By Annette Shailer
ClubsAustralia has announced that independent federal member for Denison, Andrew Wilkie’s admission this morning (Nov 24) that his deal with the Prime Minister for a mandatory pre-commitment system will reduce club revenue by up to 40 per cent, translates into a $2.1 billion annual loss for Australia’s 4000 registered clubs.
Speaking to Tasmania’s The Examiner Newspaper, Wilkie described a 40 percent reduction in revenue as 'a good outcome of this reform'.
ClubsAustralia executive director, Anthony Ball, said it is the first time Wilkie or Senator Nick Xenophon has quantified the size of the damage on clubs from forcing Australians to use a finger scanner or similar type of technology when playing poker machines.
“Andrew Wilkie’s admission will have every state and territory treasurer on the phone to Wayne Swan today asking if they will be compensated for the billions of dollars they will lose in state tax if this technology goes ahead.
“Mandatory pre-commitment will create a huge black hole for clubs, hotels, governments and community and sporting groups, and neither Andrew Wilkie nor Nick Xenophon has been honest enough until now to admit it.
“Australia’s 4000 clubs alone have this year paid $1.3 billion in tax to state and territory governments.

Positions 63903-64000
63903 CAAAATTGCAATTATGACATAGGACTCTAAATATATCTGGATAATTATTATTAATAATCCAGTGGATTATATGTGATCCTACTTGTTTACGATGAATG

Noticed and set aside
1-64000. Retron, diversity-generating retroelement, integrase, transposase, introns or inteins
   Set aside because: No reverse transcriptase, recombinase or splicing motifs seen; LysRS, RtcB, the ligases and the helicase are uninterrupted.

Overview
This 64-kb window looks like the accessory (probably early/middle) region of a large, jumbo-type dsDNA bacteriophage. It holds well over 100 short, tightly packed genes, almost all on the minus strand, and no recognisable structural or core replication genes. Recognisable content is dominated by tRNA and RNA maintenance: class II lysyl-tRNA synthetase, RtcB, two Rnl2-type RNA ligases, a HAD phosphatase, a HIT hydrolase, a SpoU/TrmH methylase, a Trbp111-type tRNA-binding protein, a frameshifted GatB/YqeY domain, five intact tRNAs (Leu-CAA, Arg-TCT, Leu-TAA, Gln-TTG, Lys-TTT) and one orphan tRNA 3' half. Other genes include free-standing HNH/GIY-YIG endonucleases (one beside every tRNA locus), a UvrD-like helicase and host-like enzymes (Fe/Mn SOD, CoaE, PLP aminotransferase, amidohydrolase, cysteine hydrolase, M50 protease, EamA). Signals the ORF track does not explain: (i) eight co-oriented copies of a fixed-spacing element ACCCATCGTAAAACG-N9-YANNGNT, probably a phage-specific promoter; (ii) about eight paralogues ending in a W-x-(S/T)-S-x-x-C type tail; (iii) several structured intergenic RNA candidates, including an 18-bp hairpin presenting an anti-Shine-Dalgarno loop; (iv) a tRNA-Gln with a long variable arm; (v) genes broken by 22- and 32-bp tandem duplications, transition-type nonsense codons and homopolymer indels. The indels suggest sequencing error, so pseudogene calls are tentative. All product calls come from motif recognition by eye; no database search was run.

“When gaming revenue is slashed by 40 percent, taxpayers will be the ones to suffer. They will either have to make do with reduced services as a result of the tax shortfall, or governments will introduce new taxes to fill their budget black hole.
“Now that Andrew Wilkie has come clean on the damage of his ill-conceived mandatory pre-commitment plan, he needs to admit that a $2.1 billion reduction in club income will cost thousands of jobs, close clubs and dramatically reduce donations to sporting groups and charities.
“Everyone knows this plan to finger print pokie players is destined to fail. Even government MPs have conceded that recreational gamblers will neither jump through Wilkie’s nanny state hoops nor accept the government telling them how much they are allowed to gamble,” Ball said.
“A far more effective policy would be to make pre-commitment voluntarily for the player, which empowers the problem gambler and doesn’t punish the recreational gambler”.